The man who drove his van into a Jacksonville home and killed a sleeping 17-year-old was sentenced this month to 12 years in state prison. Ismet Sijamhodzic ran a stop sign and his car left the road, driving onto the lawn and through the front bedroom of the Southside Jacksonville home, according to a report published on News4Jax. The 52-year-old man had a marijuana and prescription medication used to treat depression in his system at the time of the crash, the television station reported. Sijamhodzic pleaded guilty earlier this year to vehicular homicide, a second-degree felony with a maximum sentence of 15 years in state prison. Instead of seeking the maximum, prosecutors asked for a 12-year sentence because Sijamhodzic did not have a criminal record and because the family of the victim was in agreement that 12 years was a sufficient amount of time in prison.
Vehicular homicide is a Jacksonville Traffic Charge in which the state must prove someone was killed and the death was "caused by the operation of a motor vehicle by another in a reckless manner likely to cause the death of, or great bodily harm to, another," according to Florida law. In this Jacksonville Traffic Case, Sijamhodzic went right through a stop sign and hit the home with enough speed and force that the van went through the front of the home and into the teen's bedroom. While there was no intent to harm her, there doesn't need to be one in this Jacksonville Traffic Case. There only needs to be evidence that the person was driving recklessly and, Sijamhodzic and his defense team must have felt there was enough there in this Jacksonville Traffic Case that it was worth taking a deal and resolving the case. In many similar cases, the judge will hold a sentencing hearing to hear from both sides where they state their case and desired sentence. Often, the judge will then set a date for a couple of weeks following the hearing to announce the sentence.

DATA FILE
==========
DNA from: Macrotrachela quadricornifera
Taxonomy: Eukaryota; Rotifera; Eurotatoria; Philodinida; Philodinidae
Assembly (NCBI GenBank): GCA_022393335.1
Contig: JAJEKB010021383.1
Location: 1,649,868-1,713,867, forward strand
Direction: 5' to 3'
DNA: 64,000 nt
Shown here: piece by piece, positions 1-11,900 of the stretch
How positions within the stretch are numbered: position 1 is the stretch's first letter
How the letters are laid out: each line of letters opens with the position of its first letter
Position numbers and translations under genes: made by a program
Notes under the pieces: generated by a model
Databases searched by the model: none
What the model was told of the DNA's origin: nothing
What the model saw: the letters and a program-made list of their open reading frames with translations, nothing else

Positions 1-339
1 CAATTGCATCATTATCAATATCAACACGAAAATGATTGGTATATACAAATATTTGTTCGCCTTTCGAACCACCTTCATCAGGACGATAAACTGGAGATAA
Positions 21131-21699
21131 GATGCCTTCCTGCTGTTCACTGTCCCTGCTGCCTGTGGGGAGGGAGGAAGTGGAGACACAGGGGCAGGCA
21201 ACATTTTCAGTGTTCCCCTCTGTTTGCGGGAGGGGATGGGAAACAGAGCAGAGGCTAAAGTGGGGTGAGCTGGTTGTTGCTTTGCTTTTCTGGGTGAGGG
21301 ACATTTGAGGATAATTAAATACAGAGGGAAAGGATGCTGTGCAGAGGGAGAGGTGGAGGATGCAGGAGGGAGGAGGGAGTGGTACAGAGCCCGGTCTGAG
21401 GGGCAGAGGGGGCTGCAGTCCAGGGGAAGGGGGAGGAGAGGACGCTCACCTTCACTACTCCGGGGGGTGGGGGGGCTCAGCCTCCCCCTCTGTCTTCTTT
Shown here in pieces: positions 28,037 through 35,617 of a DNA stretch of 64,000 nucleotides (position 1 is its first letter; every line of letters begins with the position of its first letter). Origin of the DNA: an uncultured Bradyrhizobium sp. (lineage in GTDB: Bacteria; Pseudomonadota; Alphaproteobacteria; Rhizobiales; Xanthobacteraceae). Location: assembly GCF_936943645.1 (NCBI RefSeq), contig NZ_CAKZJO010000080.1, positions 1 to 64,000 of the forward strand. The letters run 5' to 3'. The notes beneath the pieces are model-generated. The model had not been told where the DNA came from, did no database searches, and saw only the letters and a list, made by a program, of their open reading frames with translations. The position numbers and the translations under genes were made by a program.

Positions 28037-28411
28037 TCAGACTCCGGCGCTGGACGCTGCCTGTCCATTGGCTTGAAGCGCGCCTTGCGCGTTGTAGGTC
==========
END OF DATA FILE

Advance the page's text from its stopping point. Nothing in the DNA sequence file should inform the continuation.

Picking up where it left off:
Sijamhodzic says he still does not remember the crash. He told police he bought a Xanax from his niece and took it that day, but he thought it was a painkiller. The state chose to charge him with vehicular homicide instead of DUI manslaughter, likely because running the stop sign provided obvious proof needed in the case. Had prosecutors chose DUI manslaughter, they would have to prove that Sijamhodzic was impaired at the time of the crash, which is more difficult with drugs that can stay in your system for several days. Plus, DUI manslaughter has the same maximum sentence as vehicular homicide, so prosecutors can pick and choose which one best aligns with the fact of their case.
Our Jacksonville Traffic Attorney represents everyone from people trying to avoid points on their license after a speeding ticket to vehicular homicide.
If you or a loved one needs a criminal defense attorney in Jacksonville or the surrounding area, call The Mussallem Law Firm at (904) 365-5200 for a FREE CONSULTATION. Our Duval County Violent Crimes Attorney, Victoria "Tori" Mussallem, is available 24 hours a day, 7 days a week.